By:  Claudia D. Orr 

Recently, the United States Court of Appeals for the Sixth Circuit reversed the summary dismissal of a claim under the Americans with Disabilities Act against Remington Arms Company.  Wait until you read what the court found to be a request for accommodation. 

In Cady v Remington Arms Company, former employee Robert Cady had a history of back problems that began in 2000 when he bent over to tie his shoe. Following back surgery he was free of pain until 2007, when the reoccurrence of pain resulted in another back surgery in 2008. Following a brief period of restrictions, Cady experienced little pain and made no requests for light duty.

Cady began working for Remington’s Kentucky facility in 2012 as an engineer and was assigned to a team developing the R-51 handgun. From the beginning, Cady did not get along with his team members.  In fact, while Cady was rated as a “valued team member” on his performance review, it noted that “his ‘response during points of contention bordered on personal confrontation.’”  During a meeting in April 2013, Cady had a heated dispute with his supervisor concerning whether to fully disclose the prototype’s failures during a test shoot. Cady thought the test results should be fully disclosed while his supervisor was concerned that doing so might threaten the continuation of the program. Cady was thereafter reassigned.

By May 2013, Cady’s back pain was worsening.  He went for an MRI and informed Remington’s Human Resources Manager of the test results. This was the first notice given to Remington about his back issues. Cady was prescribed pain medication, but surgery was not an option for his spinal stenosis and nerve compression because it might exacerbate the problem.

Remington’s Vice President tasked Cady with improving the St. Cloud, Minnesota facility’s production. However, upon arrival, Todd Mittelstaedt, the plant manager, informed Cady that the facility was understaffed and asked Cady to assemble work benches. Cady agreed, but said he expected other employees to help.  Lee Vogel, the production manager was assigned to assist.  

Cady provided the following additional “notice” about his back problems: (1) telling “Vogel that his medication made him sensitive to sunlight.” (2) telling Parker, one of Cady’s supervisors, that “he was concerned about his back…he felt he was hurting his back,” and (3) telling Mittelstaedt that “he had concerns about his back.” Parker also testified that Mittelstaedt told him Cady had explained that he had back surgery and had concerns about standing on concrete and that Mittelstaedt commented that “he didn’t need [Cady] there if [Cady] was going to not be able to perform the physical labor of building” the work stations.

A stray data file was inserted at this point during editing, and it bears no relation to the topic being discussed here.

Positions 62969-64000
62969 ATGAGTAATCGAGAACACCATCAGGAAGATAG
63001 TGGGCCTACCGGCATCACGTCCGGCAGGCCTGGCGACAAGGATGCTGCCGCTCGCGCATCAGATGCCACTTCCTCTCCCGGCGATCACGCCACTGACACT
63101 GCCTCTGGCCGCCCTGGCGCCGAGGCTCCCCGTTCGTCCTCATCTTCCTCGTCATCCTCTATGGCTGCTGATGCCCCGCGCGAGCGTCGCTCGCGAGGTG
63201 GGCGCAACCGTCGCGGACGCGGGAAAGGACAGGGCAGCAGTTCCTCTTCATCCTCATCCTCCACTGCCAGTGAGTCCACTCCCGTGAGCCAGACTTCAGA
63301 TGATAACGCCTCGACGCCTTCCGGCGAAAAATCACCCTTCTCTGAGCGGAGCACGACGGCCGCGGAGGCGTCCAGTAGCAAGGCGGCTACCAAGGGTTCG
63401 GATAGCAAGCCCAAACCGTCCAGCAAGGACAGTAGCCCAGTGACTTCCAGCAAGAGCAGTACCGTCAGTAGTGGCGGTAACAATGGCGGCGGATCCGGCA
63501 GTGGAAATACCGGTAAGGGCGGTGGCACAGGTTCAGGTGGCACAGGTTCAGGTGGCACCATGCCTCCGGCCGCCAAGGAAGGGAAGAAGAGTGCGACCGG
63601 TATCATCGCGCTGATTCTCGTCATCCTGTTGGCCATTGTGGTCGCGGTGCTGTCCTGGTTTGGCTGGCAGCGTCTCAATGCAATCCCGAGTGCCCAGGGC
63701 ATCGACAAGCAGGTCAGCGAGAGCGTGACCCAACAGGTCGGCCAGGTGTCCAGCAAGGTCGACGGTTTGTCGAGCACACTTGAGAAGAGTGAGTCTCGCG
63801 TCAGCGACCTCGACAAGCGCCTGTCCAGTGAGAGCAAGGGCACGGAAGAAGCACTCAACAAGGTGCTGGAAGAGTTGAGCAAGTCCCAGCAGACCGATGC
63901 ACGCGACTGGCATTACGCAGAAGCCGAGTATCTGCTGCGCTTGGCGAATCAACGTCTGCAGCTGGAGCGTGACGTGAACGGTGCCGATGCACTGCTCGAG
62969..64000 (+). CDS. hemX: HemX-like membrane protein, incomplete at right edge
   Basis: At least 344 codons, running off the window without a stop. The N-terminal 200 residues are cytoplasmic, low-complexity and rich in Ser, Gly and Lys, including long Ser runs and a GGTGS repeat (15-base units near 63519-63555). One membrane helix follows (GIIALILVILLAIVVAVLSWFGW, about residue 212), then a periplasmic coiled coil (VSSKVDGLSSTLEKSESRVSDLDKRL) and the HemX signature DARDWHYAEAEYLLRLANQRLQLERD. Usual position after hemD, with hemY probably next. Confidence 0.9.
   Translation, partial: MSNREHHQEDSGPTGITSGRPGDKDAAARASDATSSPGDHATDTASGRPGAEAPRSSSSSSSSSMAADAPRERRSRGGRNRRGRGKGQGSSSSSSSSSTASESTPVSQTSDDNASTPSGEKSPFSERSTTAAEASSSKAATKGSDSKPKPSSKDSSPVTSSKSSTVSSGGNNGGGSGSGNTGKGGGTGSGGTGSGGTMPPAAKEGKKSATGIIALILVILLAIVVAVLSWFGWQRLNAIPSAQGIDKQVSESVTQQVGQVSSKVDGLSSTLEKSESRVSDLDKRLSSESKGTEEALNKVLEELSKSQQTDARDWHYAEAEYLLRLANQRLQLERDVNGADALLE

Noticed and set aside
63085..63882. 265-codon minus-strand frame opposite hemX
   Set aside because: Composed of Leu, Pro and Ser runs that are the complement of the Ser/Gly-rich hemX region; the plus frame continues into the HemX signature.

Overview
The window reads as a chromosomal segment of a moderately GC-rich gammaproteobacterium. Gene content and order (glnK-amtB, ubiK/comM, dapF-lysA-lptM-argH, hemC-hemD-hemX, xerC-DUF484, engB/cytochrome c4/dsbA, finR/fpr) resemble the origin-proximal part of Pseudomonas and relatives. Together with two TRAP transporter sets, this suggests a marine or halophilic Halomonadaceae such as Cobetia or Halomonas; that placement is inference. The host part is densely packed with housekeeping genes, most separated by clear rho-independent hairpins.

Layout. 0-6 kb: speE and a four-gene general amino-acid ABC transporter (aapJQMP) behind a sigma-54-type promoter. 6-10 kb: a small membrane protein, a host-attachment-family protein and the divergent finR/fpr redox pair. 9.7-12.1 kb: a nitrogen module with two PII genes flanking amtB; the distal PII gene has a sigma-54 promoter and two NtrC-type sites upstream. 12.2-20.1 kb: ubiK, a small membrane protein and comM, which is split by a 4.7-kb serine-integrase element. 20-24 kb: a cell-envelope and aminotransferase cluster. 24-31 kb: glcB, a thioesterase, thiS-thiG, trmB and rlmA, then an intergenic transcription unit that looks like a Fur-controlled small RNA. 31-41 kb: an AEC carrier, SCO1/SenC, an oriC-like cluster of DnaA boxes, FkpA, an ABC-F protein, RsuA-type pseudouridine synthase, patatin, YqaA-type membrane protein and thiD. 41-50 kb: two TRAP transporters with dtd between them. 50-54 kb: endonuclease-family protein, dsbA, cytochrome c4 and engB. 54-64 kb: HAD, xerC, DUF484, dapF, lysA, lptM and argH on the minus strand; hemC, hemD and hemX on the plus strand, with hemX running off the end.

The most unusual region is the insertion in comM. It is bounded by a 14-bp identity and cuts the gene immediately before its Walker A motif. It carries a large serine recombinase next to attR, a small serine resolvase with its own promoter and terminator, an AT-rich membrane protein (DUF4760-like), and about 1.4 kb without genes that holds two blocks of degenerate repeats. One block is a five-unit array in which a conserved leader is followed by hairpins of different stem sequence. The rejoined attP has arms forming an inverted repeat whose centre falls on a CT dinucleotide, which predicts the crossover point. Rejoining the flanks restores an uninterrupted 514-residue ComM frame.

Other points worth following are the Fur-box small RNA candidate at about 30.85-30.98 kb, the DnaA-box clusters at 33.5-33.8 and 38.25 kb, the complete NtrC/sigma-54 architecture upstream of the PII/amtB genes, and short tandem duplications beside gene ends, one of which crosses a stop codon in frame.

Cady was told to return to Kentucky.  When he arrived at work, Cady was discharged for performance issues.

The federal district court in Kentucky dismissed the case, but the appellate court reversed that decision, finding that Cady’s statements about his back concerns along with the information that had been given to the HR Manager were sufficient to put Remington on notice that Cady had a disability.

The appellate court also reversed the dismissal of the failure to accommodate claim. The  court first cited prior case law that had held that an employee must affirmatively request an accommodation and that the employer is not required to speculate about the employee’s need for an accommodation. The court then focused on Cady’s comment to Mittelstaedt that he “was willing to continue building the stations, but that he would need to ‘mix it up’ and not work exclusively on the benches” was sufficient to request an accommodation.

Finally, with regard to whether Cady was discharged because of his disability, the appellate court reviewed Remington’s stated reason (poor performance, including his aggressive attitude and lack of professionalism) to determine if that could be a pretext for unlawful discrimination. “[P]retext is a commonsense inquiry: did the employer fire the employee for the stated reason or not?” Because the ratings on Cady’s performance reviews (conducted pre Minnesota trip) were all valued or highly valued and contained other favorable comments and there were no plans to fire Cady until the events in Minnesota, the court reversed the dismissal of the claim.

Disability issues are some of the most complex problems faced by employers.  Who would think that “I need to mix it up” would be a request for accommodation? While the appellate court says the employee needs to make the request, it can be so subtle that it escapes attention. If you have a sticky situation involving an employee with a disability and need to discuss it with an attorney, always contact an experienced employment attorney, such as the author.

This article was written by Claudia D. Orr, who is Chair of the Legal Affairs Committee of Detroit SHRM, and an experienced labor/employment attorney at the Detroit office of Plunkett Cooney (a full service law firm and resource partner of Detroit SHRM).  She can be reached at or at (313) 983-4863. For further  information go to:

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